Mex­ico reaches out to re­turnees

Of­fi­cials cre­ate job bank, ease ed­u­ca­tion trans­fers, ex­tend loan pro­gram

The Dallas Morning News - - Nation & World -

LOS AN­GE­LES — Mex­ico’s top diplo­mat on Tues­day said his coun­try is tak­ing steps to ease the re­turn of young im­mi­grants whose de­por­ta­tion pro­tec­tion is be­ing re­scinded by the Trump ad­min­is­tra­tion, but he also ac­knowl­edged they would pre­fer to stay in the United States.

On a visit to Los An­ge­les, For­eign Re­la­tions Sec­re­tary Luis Vide­garay said his govern­ment is mak­ing it eas­ier to trans­fer ed­u­ca­tion cred­its and is ex­tend­ing a loan pro­gram for young en­trepreneurs.

He said Mex­ico also cre­ated a job bank with the im­mi­grants in mind af­ter Pres­i­dent Don­ald Trump an­nounced his de­ci­sion to end the De­ferred Ac­tion for Child­hood Ar­rivals, or DACA, pro­gram that al­lows them to work in the U.S.

Mex­ico will also pro­vide le­gal as­sis­tance to im­mi­grants and lobby U.S. law­mak­ers to draft a plan for the im­mi­grants brought here as chil­dren — of­ten re­ferred to as Dream­ers — to ob­tain le­gal sta­tus.

“With each Dreamer who re­turns to Mex­ico, Mex­ico wins,” Vide­garay said at the Mex­i­can Con­sulate in Los An­ge­les. But, he added, “What is rel­e­vant is not which coun­try wins here. What is rel­e­vant here is what the Dream­ers want.”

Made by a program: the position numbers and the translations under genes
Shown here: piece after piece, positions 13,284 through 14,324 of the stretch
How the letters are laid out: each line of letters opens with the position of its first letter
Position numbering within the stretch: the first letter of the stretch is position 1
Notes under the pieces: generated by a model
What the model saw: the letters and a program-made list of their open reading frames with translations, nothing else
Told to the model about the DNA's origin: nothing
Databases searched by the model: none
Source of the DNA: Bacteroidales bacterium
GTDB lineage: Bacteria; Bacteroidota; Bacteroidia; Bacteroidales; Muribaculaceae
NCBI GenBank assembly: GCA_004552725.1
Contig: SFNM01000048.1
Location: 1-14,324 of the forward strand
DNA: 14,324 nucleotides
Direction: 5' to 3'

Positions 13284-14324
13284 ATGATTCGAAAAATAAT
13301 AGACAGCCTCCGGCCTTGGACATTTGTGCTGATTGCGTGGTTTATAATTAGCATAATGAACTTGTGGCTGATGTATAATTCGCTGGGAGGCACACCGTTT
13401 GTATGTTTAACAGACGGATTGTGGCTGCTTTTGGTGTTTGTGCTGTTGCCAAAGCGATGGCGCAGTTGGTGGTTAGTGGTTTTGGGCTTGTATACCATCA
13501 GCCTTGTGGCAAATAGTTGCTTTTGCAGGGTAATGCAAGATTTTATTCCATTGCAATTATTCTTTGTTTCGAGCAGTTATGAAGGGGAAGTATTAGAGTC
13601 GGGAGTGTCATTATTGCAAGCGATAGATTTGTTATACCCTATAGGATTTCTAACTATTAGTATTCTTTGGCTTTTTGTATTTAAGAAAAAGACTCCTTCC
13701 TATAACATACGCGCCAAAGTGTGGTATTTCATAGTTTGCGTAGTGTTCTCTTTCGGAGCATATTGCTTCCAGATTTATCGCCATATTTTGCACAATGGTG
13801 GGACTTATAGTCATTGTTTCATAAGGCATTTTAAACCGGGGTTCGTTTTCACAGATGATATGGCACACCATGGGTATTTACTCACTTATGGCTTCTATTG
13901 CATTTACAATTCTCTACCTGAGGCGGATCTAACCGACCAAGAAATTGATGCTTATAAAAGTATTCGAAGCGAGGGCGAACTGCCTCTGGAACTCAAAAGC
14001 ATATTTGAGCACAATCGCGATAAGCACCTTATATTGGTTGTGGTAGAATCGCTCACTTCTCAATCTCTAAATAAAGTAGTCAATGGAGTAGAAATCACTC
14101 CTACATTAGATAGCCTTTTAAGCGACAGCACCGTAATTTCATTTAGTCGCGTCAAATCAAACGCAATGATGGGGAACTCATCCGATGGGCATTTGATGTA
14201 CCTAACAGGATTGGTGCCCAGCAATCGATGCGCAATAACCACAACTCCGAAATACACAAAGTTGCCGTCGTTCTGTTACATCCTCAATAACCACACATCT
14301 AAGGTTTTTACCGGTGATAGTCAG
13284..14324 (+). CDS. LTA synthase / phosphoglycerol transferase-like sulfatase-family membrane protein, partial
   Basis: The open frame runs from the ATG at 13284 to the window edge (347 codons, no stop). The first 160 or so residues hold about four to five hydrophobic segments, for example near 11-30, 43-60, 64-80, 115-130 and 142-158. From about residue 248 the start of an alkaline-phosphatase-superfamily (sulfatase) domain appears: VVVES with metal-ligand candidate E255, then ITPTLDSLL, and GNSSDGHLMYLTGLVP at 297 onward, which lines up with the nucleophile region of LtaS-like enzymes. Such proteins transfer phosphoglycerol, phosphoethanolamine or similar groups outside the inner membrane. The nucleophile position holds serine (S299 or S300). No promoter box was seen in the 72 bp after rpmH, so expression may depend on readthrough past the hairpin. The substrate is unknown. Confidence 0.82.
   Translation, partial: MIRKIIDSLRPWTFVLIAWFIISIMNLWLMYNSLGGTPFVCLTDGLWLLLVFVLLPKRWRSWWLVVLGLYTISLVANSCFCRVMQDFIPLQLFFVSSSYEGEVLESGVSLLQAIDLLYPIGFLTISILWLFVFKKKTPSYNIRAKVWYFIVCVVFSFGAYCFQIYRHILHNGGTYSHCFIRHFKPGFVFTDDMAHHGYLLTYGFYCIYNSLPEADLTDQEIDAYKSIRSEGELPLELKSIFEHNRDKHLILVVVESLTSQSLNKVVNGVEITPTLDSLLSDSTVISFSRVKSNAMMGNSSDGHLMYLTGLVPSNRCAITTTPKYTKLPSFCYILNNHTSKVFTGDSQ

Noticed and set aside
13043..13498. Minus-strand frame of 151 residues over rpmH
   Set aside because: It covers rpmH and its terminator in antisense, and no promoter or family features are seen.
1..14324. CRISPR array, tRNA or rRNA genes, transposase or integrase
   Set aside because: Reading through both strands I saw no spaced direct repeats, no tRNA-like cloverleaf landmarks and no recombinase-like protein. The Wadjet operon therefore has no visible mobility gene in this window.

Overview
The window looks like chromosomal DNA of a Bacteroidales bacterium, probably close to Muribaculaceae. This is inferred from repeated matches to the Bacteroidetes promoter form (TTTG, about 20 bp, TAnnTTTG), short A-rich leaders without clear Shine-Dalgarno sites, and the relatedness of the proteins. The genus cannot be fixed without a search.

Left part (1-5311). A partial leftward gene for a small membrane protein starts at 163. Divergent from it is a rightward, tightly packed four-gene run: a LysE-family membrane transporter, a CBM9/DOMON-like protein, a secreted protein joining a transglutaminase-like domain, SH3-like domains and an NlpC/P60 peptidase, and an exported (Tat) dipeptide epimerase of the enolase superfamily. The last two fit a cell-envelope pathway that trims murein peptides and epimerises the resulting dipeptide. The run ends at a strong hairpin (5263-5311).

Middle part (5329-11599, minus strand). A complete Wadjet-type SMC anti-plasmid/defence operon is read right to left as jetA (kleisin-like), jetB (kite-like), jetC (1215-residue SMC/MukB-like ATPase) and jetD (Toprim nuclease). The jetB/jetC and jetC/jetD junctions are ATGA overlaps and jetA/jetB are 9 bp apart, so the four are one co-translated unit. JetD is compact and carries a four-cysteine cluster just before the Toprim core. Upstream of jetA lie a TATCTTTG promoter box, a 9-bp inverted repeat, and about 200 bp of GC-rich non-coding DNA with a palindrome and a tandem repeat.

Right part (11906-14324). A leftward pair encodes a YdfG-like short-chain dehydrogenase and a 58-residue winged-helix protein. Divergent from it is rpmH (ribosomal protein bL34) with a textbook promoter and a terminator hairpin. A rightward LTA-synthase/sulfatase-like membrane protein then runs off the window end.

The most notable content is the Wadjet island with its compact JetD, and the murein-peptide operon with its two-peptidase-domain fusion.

The Trump ad­min­is­tra­tion’s de­ci­sion to phase out the pro­gram dealt an es­pe­cially harsh blow to the Mex­i­can com­mu­nity in the U.S. be­cause about three-quar­ters of the 800,000 im­mi­grants pro­tected by the Obama-era pro­gram are Mex­i­can.

The de­ci­sion came as re­la­tions be­tween the coun­tries have been strained by Trump’s calls for a bor­der wall and rocky North Amer­i­can Free Trade Agree­ment ne­go­ti­a­tions.

Reed Saxon/The As­so­ci­ated Press

Elisa Jimenez, di­rec­tor of the Cal­i­for­nia Men­tal Health Con­nec­tion, takes a selfie with Mex­ico Sec­re­tary of For­eign Re­la­tions Luis Vide­garay.

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